Wednesday, September 26, 2007
Tuesday, September 25, 2007
I don't think any of you will even have heard about our recent earthquake. We were online at the time so we wrote a note to a few people telling them we were okay incase they heard about it. But it only made a back page of CNN with list of earthquakes in the last week. It was a 5.9 which shook our house for about 30 seconds. Just long enough to get to the doorway and look onto our street before it stopped. All the neighbors were out in their doorways. A few car alarms went off and all the dogs in the city barked but we didn't have any damage and I don't know of anyone else who did either. The unique thing about this earthquake was that we were almost directly over the epicenter which was 10 miles North of us. We found the coordinates of the quake on google maps. 3.882°S, 79.171°W which is near a town called Jimbilla.
An Ecuadorian friend said that normally earthquakes feel like waves passing under you but this one felt like circular motion instead. I wonder if that is because we were so close to being on top of it. Another missionary said that this wasn't the longest earthquake he has felt here but that it was the strongest. May God protect us. Praise God that no one was hurt.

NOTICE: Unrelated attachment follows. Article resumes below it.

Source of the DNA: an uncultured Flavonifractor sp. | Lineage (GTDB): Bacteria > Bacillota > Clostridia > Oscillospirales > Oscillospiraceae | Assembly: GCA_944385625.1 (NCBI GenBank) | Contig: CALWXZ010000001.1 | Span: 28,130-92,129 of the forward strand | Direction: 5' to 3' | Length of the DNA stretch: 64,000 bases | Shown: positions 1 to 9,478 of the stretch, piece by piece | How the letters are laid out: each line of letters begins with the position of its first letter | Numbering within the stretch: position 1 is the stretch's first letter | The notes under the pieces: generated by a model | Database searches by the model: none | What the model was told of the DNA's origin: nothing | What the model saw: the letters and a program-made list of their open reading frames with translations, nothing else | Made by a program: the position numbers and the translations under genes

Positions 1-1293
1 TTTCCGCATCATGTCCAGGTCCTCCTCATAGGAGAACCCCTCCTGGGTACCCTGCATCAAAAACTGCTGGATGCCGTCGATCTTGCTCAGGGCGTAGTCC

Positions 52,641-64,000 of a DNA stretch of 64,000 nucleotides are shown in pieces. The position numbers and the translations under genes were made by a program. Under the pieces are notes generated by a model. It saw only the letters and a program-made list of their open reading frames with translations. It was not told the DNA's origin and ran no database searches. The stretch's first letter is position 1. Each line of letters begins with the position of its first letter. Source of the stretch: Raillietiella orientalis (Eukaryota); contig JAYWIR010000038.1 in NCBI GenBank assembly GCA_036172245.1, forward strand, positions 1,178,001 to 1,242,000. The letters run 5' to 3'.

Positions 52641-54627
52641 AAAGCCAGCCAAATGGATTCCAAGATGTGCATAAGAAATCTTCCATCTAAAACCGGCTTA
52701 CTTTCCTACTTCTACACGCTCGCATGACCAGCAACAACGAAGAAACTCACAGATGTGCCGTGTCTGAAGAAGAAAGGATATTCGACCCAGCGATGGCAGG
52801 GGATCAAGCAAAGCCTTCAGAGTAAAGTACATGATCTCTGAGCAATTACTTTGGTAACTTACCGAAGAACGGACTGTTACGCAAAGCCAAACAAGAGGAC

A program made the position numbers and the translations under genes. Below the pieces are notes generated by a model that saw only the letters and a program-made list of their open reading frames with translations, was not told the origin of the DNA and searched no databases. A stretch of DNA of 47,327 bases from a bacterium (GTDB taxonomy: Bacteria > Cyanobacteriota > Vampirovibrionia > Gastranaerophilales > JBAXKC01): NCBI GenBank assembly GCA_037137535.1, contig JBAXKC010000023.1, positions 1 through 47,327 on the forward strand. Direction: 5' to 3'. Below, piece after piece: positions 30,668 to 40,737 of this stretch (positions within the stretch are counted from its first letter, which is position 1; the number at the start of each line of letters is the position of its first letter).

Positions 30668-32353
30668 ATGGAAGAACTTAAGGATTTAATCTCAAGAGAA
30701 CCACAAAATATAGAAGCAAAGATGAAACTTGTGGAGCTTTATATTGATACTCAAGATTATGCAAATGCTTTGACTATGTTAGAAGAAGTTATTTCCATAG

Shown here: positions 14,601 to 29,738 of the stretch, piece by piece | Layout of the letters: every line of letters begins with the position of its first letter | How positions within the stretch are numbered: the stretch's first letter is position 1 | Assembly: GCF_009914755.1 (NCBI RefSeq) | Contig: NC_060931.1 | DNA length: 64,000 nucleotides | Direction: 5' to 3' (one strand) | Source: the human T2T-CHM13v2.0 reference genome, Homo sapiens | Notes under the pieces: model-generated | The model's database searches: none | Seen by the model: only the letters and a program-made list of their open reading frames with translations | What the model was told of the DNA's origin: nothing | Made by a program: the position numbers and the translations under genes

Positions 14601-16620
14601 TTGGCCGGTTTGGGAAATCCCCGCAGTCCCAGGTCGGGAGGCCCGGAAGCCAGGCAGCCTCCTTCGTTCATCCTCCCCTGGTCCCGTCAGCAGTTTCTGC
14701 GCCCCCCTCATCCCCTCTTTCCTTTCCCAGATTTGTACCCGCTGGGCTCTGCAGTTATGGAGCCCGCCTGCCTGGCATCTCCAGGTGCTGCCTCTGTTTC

Check http://earthquake.usgs.gov/eqcenter/recenteqsww/ to find the latest greatest earthquakes!
Friday, September 14, 2007
When I went to arrange for our Internet connection yesterday, a Lady at the Internet company asked what the foundation "Operation Hope" does exactly. I was surprised that an organization that has been in Loja for 10 years would be so unknown because Loja is a farely small town of only about 100,000-150,000 people, but then all evangelical Christians make up about only 1% of the population. I tried to articulate that we were doing medical ministry both here and out in the province, that we were teaching English, and that we were Evangelical Christians.
The current situation of the evangelical church in Ecuador isn't that different from the state of the church in the US except that they are facing their challenges as a 1% minority that is often persecuted. Biblical illiteracy is just as high here in Ecuador as in the US. Few evangelical pulpits are teaching from the Bible at all, preferring to minister only to felt needs rather than starting there and moving on to real spiritual needs. Even those who do teach from the Bible tend to use it morally preaching against the evils of dancing, smoking, and drinking instead of focusing on Christ and giving him the supremacy that the scriptures naturally give him and asking people to live righteously as a response to his sacrifice for us. We have been told that if you ask the average Ecuadorian what an evangelical is, they will tell you that they are moralists. Not that they are known for following their rules, just having a lot of rules.